Headwaters Economics is researching how western communities grow or shrink: through births, deaths, in-migration, and out-migration. While our report is not yet completed, in light of the upcoming All Hallows’ Eve it’s time to take break from our regular research and look at where the dead most recently were living.
But even the dead tell tales, or socioeconomic stories, given our line of work. The following table lists the 20 counties with the highest average death rates in the western U.S. between 2003 and 2012.
But having a higher than average death rate does not mean a county is faring poorly. Like most things, it’s complicated. Basic demography tells us that high death rates will lead to a shrinking population unless those deaths are offset by births and/or in-migration.
Of these top 20 counties with high death rates, seven are also losing residents due to out-migration (highlighted in orange in the table). In these “orange” counties, those under age 65—the current and future workforce—are leaving. This does not make for optimistic long-run prospects either for the population or economy.
The remaining 13 counties in our list are gaining population through births and in-migration. In many of these counties, the new residents offset the relatively high death rate, leading to long-term population gain. Most are seeing a large influx of retirees, but they are also experiencing growth in the number of working-age people. This pattern is typical of retirement destinations, where older in-migrants can spur overall population and economic growth.
It’s important to note that only one of these 13 counties – Gila County, Arizona – has a birth rate that is high enough alone to offset deaths. This county is unique among our top 20 as a large portion of the county contains two Indian Reservations (Fort Apache and San Carlos), which tend to have a high proportion of young people and a high birth rate. It also contains the retirement community of Payson, which attracts older in-migrants, explaining the high death rate and high in-migration.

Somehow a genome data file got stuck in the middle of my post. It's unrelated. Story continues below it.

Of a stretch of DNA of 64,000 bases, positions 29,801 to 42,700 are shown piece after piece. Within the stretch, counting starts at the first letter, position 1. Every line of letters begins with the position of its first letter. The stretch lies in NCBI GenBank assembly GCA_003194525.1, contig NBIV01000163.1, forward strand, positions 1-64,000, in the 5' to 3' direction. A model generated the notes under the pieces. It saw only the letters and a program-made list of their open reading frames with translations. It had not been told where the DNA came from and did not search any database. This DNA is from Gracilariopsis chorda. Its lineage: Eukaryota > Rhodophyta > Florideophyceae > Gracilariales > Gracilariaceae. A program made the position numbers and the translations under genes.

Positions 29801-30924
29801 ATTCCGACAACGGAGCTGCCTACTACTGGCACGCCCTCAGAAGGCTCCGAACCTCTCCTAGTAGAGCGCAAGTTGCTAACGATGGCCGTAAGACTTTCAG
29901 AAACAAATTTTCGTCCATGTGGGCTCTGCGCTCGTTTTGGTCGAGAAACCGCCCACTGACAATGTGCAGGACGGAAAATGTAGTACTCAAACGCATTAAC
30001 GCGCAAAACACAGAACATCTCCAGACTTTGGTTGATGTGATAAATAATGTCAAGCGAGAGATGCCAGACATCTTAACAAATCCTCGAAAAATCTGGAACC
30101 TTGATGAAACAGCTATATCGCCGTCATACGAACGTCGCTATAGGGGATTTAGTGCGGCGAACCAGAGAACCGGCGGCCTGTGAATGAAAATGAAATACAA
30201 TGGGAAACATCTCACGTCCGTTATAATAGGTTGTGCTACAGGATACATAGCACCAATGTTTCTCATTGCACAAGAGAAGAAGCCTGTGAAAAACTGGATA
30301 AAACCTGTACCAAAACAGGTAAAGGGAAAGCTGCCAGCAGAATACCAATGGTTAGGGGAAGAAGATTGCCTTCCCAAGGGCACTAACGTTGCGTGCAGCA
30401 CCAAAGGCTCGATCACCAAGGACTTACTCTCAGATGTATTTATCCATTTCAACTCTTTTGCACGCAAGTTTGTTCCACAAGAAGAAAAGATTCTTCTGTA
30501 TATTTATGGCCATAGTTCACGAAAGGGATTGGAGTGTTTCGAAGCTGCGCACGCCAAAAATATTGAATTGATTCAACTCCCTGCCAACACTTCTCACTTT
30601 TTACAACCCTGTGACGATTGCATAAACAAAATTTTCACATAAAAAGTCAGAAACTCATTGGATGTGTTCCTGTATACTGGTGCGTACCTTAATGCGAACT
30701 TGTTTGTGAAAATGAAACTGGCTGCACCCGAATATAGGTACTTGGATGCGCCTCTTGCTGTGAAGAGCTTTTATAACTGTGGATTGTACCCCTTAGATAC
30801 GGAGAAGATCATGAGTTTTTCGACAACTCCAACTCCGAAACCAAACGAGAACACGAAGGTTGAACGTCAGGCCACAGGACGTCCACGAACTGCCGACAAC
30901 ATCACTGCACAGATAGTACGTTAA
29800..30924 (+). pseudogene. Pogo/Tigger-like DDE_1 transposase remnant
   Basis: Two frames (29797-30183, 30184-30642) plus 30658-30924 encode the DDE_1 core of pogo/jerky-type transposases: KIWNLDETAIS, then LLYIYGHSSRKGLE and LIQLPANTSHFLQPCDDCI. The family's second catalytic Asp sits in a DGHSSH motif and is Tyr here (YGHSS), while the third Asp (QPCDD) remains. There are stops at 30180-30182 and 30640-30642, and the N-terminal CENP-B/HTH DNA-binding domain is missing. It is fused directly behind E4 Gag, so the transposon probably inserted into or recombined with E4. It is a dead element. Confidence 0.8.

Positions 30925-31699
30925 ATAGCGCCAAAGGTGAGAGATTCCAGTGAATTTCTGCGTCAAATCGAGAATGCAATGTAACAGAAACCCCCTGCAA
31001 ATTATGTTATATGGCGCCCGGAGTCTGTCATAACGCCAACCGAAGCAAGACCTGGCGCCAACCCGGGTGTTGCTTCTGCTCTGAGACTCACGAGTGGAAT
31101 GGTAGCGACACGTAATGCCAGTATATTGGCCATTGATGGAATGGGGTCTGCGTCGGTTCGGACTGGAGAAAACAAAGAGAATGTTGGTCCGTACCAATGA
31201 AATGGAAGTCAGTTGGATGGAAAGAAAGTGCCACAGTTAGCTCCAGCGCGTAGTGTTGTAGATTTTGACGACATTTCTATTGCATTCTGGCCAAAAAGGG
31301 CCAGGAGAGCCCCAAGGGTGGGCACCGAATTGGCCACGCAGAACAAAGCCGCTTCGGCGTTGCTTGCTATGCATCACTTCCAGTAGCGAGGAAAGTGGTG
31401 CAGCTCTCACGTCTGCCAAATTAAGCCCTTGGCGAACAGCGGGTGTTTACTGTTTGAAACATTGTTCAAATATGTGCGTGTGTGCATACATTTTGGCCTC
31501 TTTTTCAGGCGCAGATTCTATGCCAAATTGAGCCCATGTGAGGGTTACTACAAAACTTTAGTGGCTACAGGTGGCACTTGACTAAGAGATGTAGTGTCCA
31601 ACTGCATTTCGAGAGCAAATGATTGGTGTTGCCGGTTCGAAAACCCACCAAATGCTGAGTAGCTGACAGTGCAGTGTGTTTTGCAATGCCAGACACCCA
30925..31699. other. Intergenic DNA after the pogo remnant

In the coming months, we’ll release a full report on migration in the West, reviewing what types of counties are growing, why, and what it means for businesses and residents.
In the meantime, on Halloween, we can say that the Grim Reaper is not necessarily a bad omen for a county’s long-term future.
Nelson, P., A.W. Lee, and L. Nelson. 2009. Linking Baby Boomer and Hispanic Migration Streams into Rural America–A Multi-scaled Approach. Population, Space and Place 15: 277–293. DOI: 10.1002/psp.520.
Plane, D.A. 1999. Geographical Pattern Analysis of Income Migration in the United States. International Journal of Population Geography 5: 195-212.
Shumway, J.M. and S.M. Otterstrom. 2001. Spatial Patterns of Migration and Income Change in the Mountain West: The Dominance of Service-Based, Amenity-Rich Counties. The Professional Geographer, 53(4): 492-502.
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